HTML and CSS Reference
Figure 6-5. The :focus selector applied to a text field allows styles to be attached when the user
selects the field to start typing.
The :enabled and :disabled selectors both work with the Boolean disabled
attribute. The :enabled selector will apply a style to any form element that does not
have the disabled attribute present, while :disabled will apply a style to any ele-
ment that does have the disabled attribute present.
The :required and :optional selectors are like the :enabled and :dis-
abled selectors, except they are triggered by the presence or absence of the Boolean
The :read-only and :read-write selectors work in the presence or absence of
the Boolean readonly attribute. Some form controls, such as the file upload control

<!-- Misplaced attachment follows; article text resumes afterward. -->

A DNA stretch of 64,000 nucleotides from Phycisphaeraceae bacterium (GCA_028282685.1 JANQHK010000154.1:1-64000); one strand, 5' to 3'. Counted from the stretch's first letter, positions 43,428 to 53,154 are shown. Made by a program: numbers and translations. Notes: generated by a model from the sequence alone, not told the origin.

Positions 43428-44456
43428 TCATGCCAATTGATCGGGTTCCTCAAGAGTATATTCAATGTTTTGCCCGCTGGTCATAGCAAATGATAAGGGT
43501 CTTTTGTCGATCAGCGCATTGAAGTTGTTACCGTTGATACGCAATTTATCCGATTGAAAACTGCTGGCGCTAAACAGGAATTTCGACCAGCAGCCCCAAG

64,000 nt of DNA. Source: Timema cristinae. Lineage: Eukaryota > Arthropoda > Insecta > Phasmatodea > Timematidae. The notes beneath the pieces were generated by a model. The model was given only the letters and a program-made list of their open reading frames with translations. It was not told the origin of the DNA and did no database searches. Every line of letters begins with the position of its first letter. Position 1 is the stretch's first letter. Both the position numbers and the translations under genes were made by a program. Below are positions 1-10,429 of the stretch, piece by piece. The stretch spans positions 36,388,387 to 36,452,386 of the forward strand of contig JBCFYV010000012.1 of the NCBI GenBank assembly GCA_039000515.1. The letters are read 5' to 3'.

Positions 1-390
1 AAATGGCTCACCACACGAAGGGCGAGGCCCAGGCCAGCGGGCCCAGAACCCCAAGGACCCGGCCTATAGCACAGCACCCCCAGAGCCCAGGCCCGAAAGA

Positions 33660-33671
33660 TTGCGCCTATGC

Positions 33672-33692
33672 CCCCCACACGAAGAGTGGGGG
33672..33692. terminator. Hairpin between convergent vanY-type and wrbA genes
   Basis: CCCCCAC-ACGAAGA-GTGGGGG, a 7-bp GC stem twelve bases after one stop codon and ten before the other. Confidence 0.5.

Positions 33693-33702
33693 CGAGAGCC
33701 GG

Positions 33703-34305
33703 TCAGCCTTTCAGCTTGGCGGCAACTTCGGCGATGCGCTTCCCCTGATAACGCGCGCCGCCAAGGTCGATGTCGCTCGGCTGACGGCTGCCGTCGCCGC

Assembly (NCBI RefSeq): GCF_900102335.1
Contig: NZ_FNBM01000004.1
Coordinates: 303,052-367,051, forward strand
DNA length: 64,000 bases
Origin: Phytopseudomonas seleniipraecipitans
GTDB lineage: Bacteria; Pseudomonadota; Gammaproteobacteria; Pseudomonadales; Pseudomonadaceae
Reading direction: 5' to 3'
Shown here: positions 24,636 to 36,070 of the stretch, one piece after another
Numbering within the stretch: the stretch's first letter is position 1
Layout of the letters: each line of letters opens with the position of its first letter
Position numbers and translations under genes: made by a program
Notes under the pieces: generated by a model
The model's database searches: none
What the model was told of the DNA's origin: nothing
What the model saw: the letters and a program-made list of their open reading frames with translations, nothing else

( type="file" as set in input ), are read-only by default and will be picked up by
the :read-only selector without the addition of the readonly attribute.
The :valid and :invalid selectors work like the :required and :optional
selectors, except they aren't tied directly to the required attribute. The :valid se-
lector will pick up any element that has no form validation constraints attached to it
( required attribute, pattern attribute, and so on), while :invalid will pick up
any element that has constraints, if those constraints are not met.
The :checked and :indeterminate selectors usually apply to check boxes and
radio buttons. The :checked selector will apply to these controls when they are in a
checked state. :indeterminate is a little more difficult to trigger. It is possible for
a check box to be in neither a checked nor unchecked state. Check box controls have a